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Cohort study
Caffeine is modestly associated with lower birth weight and fetal growth
  1. Elizabeth W Triche1,
  2. Lisbet S Lundsberg2
  1. 1Department of Epidemiology, Brown University, School of Medicine, Providence, Rhode Island, USA
  2. 2Department of Obstetrics and Gynecology, Yale University, School of Medicine, New Haven, Connecticut, USA
  1. Correspondence to: Professor Elizabeth W Triche
    Department of Epidemiology, Brown University, School of Medicine, 121 S Main Street, 2nd floor, Box G-S121–2, Providence, RI 02912, USA; Elizabeth_Triche{at}

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Commentary on: Sengpiel V, Elind E, Bacelis J, et al.Maternal caffeine intake during pregnancy is associated with birth weight but not with gestational length: results from a large prospective observational cohort study. BMC Med 2013;11:42.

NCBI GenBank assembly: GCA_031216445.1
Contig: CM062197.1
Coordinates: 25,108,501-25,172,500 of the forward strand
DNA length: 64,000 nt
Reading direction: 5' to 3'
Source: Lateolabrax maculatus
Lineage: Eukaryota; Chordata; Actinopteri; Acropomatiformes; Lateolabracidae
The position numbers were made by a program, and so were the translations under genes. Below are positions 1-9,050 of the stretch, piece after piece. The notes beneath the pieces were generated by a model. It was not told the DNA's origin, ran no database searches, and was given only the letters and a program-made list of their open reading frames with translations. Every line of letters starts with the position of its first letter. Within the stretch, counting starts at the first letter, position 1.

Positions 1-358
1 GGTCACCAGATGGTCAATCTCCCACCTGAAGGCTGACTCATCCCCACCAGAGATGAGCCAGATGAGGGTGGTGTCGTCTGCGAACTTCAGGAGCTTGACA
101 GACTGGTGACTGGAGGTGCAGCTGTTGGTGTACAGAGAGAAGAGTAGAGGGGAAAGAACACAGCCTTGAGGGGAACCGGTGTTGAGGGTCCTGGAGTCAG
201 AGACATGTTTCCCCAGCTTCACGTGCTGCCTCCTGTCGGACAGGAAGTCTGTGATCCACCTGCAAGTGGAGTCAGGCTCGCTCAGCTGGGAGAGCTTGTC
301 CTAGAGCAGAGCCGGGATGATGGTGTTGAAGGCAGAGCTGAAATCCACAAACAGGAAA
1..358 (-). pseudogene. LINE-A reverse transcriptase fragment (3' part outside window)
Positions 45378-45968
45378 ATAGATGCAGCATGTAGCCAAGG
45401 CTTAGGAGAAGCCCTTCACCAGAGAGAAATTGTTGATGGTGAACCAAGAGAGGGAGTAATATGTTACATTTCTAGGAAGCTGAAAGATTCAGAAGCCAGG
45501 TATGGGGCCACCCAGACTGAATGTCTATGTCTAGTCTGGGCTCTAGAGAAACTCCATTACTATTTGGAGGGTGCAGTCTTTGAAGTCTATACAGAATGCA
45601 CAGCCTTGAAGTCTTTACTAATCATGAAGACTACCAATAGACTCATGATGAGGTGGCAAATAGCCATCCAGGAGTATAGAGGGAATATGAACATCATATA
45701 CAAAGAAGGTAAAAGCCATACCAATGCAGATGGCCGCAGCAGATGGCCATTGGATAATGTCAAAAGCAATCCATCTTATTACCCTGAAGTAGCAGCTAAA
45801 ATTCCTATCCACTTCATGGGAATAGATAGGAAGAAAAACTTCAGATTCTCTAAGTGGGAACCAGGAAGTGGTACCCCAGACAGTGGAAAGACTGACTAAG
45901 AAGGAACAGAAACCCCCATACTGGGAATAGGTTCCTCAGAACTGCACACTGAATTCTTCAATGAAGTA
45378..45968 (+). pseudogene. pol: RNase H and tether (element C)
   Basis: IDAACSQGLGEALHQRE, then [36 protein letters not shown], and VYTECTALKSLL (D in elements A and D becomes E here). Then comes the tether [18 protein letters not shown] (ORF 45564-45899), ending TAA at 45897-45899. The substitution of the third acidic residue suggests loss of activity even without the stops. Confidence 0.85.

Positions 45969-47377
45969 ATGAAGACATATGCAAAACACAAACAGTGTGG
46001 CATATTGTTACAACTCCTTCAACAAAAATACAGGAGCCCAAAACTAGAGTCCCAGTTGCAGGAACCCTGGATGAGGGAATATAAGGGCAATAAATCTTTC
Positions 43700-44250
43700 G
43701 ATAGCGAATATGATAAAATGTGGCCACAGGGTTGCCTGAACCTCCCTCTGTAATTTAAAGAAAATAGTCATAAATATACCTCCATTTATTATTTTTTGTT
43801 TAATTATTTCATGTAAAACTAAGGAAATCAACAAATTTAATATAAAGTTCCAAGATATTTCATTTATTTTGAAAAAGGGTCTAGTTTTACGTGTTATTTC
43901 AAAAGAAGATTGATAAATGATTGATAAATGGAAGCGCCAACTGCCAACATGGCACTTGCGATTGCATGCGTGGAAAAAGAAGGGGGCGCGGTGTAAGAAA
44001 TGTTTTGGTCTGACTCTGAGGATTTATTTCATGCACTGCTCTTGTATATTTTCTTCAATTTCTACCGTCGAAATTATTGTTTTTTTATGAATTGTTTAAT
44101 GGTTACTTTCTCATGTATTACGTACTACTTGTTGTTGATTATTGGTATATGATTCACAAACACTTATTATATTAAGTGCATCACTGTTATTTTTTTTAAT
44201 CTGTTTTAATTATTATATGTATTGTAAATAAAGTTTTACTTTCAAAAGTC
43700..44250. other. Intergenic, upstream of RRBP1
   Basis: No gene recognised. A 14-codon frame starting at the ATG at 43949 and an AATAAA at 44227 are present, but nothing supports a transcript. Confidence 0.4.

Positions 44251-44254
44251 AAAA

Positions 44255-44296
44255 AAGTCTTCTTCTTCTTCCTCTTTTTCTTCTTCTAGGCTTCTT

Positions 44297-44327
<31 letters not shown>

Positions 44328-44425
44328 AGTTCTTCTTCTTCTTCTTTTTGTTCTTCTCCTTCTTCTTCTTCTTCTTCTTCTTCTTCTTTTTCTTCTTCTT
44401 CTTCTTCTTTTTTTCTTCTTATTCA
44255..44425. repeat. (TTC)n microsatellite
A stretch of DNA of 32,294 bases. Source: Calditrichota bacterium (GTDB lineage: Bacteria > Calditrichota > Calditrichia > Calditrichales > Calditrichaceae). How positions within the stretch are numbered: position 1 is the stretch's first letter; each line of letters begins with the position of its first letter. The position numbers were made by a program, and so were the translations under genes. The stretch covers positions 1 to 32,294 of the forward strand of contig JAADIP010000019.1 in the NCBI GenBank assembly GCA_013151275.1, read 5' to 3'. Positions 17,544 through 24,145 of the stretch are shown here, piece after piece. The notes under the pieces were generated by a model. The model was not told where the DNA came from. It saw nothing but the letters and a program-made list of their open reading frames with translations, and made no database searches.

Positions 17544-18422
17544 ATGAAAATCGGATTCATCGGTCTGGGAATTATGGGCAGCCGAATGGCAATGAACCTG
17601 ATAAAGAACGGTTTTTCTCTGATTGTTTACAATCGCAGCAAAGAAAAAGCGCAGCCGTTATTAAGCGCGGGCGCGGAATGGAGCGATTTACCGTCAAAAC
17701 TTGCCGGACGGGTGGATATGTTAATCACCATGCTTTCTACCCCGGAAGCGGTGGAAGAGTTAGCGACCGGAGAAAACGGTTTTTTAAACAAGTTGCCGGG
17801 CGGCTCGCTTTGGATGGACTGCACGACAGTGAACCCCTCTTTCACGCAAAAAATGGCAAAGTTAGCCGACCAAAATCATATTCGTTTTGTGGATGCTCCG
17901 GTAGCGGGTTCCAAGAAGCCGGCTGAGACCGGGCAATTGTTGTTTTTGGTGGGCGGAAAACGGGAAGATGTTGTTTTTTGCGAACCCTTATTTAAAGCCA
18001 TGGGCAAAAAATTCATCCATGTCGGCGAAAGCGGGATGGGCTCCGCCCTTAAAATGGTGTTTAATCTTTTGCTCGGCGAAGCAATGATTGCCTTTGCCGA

Caffeine consumption is nearly ubiquitous in western societies. Recent clinical recommendations1 have resulted in decreased caffeine consumption during pregnancy, yet caffeine remains as one of the most common xenobiotic exposures in pregnancy. Numerous studies have addressed the question of whether caffeine exposure in pregnancy affects birth outcomes in a diversity of populations, based on varying methods of exposure assessment, differing proportions of caffeine exposure sources, and assorted methodological limitations. Despite methodological differences, the findings across a number of studies have been quite consistent. The collective body of evidence suggests no association between caffeine consumption and preterm delivery or gestational age at delivery; however, the evidence for fetal growth is more equivocal. Sengpiel and colleagues have addressed this research question …

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